>> Towing it back to Honolulu to offload fuel.

The Indonesian tanker is carrying a cargo of about 50,000 gallons of marine diesel fuel, plus 9,000 gallons of fuel to power the boat and smaller amounts of heavy lubricating oils, said Charlie Herbert, regional spill coordinator for Fish & Wildlife.

It has been adrift since being disabled by a fire in the engine room on March 13. The abandoned vessel drifted Tuesday within 200 nautical miles of Johnston Island, triggering the Coast Guard's jurisdiction.

If the tanker is scuttled in deep water with the fuel aboard, it is likely that fuel would escape into the ocean and that could cause serious damage to the roughly 1 million birds that call Johnston Atoll National Wildlife Refuge home, said Beth Flint, a Fish & Wildlife biologist based in Honolulu. Such damage could happen, Flint emphasized yesterday, even if the tanker is sunk miles away from the atoll.

"All these tropical seabirds are really pelagic (ocean) feeders, travel huge distances on a daily basis -- easily 40 to 60 miles and it could be up to 300 miles," she said.

The situation is a mixed one. On the one hand, the majority of the Insiko's fuel is diesel, which could dissipate when released in just a few days, Herbert said.

On the other hand, said Flint, diesel is highly toxic and could kill many birds outright. Others might die because the oily fuel on their feathers would make them susceptible to hypothermia in the water.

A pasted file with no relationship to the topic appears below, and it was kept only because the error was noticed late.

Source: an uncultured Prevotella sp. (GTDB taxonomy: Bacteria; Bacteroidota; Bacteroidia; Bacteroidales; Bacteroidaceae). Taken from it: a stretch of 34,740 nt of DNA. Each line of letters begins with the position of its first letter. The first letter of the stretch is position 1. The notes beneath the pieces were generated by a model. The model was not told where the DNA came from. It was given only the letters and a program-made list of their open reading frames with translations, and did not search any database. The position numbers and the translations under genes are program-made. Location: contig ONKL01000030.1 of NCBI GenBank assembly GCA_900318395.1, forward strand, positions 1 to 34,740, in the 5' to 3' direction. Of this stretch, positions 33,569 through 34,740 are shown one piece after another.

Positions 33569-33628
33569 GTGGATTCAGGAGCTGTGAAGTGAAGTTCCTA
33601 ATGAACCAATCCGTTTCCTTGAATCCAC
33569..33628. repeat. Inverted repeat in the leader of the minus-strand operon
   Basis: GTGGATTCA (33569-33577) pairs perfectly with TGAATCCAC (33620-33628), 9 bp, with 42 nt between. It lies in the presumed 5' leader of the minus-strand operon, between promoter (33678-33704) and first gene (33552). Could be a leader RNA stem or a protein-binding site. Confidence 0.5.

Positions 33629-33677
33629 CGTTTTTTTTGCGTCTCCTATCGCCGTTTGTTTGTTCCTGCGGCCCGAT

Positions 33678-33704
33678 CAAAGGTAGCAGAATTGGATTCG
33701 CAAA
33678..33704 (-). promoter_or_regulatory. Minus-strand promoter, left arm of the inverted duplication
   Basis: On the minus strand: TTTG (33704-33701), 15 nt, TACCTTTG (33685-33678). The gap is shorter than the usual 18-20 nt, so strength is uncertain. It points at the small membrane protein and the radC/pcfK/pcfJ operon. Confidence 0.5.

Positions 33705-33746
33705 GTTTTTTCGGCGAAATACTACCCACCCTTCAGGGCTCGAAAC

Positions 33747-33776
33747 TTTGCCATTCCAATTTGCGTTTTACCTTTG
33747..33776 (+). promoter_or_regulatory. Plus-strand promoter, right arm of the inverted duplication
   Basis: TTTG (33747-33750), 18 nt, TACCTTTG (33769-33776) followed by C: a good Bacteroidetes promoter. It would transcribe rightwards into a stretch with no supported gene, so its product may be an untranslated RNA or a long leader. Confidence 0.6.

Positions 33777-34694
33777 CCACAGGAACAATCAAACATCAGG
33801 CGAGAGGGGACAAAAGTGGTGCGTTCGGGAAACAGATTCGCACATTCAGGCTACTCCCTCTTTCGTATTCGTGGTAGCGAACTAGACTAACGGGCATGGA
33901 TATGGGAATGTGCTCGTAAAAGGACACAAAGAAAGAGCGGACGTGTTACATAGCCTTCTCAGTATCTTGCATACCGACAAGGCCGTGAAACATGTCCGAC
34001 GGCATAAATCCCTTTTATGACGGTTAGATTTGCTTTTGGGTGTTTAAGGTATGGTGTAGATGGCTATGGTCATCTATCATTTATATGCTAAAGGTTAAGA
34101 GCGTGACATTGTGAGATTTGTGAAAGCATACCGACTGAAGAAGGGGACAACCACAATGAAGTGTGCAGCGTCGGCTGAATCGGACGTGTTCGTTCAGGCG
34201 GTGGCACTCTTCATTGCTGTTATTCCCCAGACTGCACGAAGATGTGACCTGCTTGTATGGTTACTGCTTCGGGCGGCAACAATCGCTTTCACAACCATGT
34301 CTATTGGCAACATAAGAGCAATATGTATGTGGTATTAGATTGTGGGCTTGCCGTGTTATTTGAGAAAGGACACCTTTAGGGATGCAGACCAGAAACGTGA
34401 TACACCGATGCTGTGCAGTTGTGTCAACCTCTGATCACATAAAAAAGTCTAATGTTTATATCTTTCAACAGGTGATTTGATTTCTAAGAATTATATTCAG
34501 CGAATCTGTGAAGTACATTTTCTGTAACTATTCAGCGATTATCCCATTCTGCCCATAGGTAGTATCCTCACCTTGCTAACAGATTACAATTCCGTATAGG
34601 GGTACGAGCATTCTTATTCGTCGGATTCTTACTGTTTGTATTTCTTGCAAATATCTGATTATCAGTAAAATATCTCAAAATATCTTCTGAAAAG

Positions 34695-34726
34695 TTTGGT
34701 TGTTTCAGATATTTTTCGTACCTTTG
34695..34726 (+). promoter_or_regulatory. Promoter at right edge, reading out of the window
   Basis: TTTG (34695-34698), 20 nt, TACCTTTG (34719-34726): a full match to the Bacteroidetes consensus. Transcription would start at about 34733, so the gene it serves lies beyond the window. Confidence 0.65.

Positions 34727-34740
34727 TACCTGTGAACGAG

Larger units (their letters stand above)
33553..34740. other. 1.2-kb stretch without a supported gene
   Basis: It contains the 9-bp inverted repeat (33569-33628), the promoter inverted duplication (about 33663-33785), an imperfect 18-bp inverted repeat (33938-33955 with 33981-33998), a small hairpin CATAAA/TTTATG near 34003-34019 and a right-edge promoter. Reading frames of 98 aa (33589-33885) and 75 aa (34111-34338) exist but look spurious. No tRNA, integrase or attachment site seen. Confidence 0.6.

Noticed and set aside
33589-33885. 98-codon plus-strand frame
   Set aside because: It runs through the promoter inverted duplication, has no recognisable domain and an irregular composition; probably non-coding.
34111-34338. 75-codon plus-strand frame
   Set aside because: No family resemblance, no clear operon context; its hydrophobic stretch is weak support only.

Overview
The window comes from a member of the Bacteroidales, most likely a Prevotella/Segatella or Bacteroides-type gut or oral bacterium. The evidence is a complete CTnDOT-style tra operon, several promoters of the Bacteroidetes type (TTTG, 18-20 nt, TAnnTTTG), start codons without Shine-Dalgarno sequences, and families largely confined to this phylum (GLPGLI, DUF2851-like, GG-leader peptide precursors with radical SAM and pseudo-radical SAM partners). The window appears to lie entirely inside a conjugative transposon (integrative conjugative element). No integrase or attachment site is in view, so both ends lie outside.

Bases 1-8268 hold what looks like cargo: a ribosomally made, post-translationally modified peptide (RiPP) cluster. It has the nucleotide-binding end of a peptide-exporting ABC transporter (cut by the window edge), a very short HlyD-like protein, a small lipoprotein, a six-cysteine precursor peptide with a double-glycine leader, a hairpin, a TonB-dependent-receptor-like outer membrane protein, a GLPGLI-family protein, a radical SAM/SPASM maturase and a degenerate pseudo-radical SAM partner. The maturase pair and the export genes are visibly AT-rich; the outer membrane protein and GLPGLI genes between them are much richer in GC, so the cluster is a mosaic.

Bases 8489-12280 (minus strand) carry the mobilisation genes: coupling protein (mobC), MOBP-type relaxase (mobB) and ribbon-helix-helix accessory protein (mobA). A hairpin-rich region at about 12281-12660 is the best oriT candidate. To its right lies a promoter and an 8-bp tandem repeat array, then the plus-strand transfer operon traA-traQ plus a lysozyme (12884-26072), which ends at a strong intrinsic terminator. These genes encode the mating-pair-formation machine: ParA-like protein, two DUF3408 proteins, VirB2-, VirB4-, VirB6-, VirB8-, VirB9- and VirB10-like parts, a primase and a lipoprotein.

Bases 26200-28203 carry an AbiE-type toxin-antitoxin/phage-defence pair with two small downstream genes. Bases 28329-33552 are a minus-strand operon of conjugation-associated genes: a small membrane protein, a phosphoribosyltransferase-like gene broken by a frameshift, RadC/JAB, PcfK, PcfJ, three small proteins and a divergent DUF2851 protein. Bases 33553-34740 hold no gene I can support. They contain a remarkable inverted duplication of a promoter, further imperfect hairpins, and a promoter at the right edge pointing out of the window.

It could also harm other marine life, Flint said.

Damage to marine life was extensive when the Taiwanese fishing vessel Jin Shiang Fa ran aground at Rose Atoll National Wildlife Refuge in 1993, spilling 100,000 gallons of diesel plus some heavier oil, Flint said.


March 13: Fire sweeps through the engine room of the Insiko 1907, killing one crewman, injuring another and disabling the tanker.

April 2: Norwegian Star cruise ship spots signal from Insiko 220 miles south of the Big Island and rescues 11. The dead crew member is left on board.

April 5: Hawaiian Humane Society launches $50,000 rescue effort for Forgea.

April 7: Rescue effort is called off.

April 20: Crew of Coast Guard C-130 aircraft find Insiko drifting 250 miles east of Johnston Atoll and report seeing a dog on deck. Crew drops food for the dog to eat.

April 21: Fishing boat crew out of Honolulu boards the Insiko and attempts but fails to catch Forgea.

April 23: Insiko drifts into U.S. waters, and the U.S. Coast Guard contracts with American Marine to tow Insiko away from Johnston Atoll. The tugboat American Quest leaves that evening.

April 24: The Humane Society swamps the Coast Guard with e-mail after hearing the tanker may be sunk with Forgea still aboard.

April 25: The Hawaiian Humane Society flies in an animal rescue expert from Montana on standby.

April 26: The American Quest tugboat reaches Insiko. Two crew members board Insiko with food. Forgea approaches them, and they capture her and put her in a portable animal carrier.